The weather has been dominating the concerns of farmers across Ontario. While conditions vary widely from region to region, there is no doubt that a great many farmers are very concerned about the conditions of their crops. The impact of heavy drought conditions impacts all of agriculture.
The most obvious group that is being impacted are grain and oil seeds farmers. At this critical time for corn production, rain is needed to ensure that full cobs of corn form for the fall harvest. Soybeans are dead or dying from thirst in some areas. While not ideal for those producers able to produce a crop, the impact of reduced yields may be offset by strong prices. For those who lose their crop, farmers had the option to enroll in crop insurance to protect themselves against years like this.
Tough weather conditions have an impact for other farmers as well. Specialized livestock producers without a land base are staring at the prospect of sharply elevated feed costs. The situation for these producers is compounded by widespread drought in the United States. This has meant that North American based current and futures prices are moving slowly upwards. If the drought were a localized phenomenon, this pressure would be greatly reduced.
The impacts extend even further. Fruit and vegetable growers are affected by this as well. For example, perennial crops like asparagus will not know the full impact of the stress caused by the heat and the drought until next year. For dairy, beef, sheep and other livestock producers, second cuts of hay are sparse in some regions. The going rate for a bale of hay has risen to incredible heights.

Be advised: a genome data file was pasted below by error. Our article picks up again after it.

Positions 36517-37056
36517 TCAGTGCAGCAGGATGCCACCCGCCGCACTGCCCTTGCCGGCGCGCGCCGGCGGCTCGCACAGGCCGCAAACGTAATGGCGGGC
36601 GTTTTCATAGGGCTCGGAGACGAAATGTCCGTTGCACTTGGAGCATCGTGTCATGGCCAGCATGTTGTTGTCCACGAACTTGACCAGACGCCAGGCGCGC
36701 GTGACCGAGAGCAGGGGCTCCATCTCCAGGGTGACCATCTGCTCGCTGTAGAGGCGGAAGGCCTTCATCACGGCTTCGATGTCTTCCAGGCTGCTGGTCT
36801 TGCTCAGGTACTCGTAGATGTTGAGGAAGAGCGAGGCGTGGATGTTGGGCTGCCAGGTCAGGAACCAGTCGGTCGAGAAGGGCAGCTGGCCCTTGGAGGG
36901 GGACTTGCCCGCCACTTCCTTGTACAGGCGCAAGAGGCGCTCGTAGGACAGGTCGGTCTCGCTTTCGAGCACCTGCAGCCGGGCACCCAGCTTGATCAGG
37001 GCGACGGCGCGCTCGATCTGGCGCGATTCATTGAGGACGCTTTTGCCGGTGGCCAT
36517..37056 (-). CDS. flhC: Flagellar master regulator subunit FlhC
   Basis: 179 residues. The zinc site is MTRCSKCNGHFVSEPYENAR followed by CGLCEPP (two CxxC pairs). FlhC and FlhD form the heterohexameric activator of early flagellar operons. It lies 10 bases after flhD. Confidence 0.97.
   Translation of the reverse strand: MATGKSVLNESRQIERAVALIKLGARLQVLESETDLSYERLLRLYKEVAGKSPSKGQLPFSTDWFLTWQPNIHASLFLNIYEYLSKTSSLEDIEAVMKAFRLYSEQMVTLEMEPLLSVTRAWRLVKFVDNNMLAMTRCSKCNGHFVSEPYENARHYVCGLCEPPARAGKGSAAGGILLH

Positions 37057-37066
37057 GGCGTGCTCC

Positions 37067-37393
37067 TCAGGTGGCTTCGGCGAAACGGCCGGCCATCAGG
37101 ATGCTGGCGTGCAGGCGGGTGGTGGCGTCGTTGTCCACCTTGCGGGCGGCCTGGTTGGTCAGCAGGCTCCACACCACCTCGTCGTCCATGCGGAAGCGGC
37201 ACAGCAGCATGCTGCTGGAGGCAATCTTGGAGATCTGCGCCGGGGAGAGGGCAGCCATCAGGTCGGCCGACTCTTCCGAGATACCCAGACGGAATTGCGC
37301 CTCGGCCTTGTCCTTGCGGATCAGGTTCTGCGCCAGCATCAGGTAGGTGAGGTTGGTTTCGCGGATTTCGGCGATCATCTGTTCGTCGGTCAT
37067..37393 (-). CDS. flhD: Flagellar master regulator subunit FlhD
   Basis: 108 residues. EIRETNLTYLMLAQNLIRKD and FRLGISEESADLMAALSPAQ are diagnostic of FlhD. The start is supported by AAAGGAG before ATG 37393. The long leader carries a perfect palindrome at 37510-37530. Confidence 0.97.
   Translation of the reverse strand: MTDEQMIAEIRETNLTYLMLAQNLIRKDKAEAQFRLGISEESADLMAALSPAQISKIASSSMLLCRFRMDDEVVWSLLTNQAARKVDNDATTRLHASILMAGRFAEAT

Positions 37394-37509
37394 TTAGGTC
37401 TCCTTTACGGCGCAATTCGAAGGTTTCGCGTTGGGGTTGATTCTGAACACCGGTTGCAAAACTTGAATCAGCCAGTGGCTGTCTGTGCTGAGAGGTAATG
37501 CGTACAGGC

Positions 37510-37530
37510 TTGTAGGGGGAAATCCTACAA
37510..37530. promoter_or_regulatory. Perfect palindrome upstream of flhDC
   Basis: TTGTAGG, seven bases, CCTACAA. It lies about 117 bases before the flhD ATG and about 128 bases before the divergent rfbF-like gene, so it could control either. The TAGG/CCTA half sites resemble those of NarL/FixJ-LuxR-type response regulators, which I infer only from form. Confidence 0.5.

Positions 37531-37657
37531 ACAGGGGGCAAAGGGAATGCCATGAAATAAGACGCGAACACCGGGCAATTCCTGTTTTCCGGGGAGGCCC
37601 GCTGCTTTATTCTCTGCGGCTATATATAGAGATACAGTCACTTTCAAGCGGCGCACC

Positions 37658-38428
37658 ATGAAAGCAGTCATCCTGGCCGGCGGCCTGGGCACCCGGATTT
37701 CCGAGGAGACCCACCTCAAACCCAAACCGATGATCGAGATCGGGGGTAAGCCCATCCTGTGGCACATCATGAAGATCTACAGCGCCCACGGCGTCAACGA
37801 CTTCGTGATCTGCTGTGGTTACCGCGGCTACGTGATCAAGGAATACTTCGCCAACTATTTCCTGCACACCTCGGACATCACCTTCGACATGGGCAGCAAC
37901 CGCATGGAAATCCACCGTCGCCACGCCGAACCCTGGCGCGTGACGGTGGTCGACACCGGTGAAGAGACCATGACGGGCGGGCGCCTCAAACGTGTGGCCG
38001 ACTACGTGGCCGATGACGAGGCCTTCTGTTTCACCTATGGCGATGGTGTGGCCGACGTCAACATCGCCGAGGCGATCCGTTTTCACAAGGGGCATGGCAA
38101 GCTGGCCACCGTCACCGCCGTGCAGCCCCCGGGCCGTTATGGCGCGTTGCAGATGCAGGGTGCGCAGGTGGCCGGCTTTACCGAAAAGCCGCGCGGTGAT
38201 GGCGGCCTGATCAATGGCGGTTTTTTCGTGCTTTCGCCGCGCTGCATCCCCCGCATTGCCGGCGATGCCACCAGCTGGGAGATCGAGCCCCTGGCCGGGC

Time will tell if this grows from a deep concern in isolated regions of the province into a widespread disaster. Healthy doses of rain across the province and south of the border over the next few weeks could dramatically improve the situation for farmers and consumers. With some good fortune, rain will be falling when you read or hear this commentary and crop production will be tilting back towards decent yields for the province as a whole.
Nathan Stevens is the Interim Manager and Director of Policy Development for the Christian Farmers Federation of Ontario. The CFFO Commentary represents the opinions of the writer and does not necessarily represent CFFO policy. The CFFO Commentary is heard weekly on CFCO Chatham, CKNX Wingham, and UCB Canada radio stations in Chatham, Belleville, Bancroft, Brockville and Kingston and in Woodstock and Brantford. CFFO is supported by 4,200 family farmers across Ontario. www.christianfarmers.org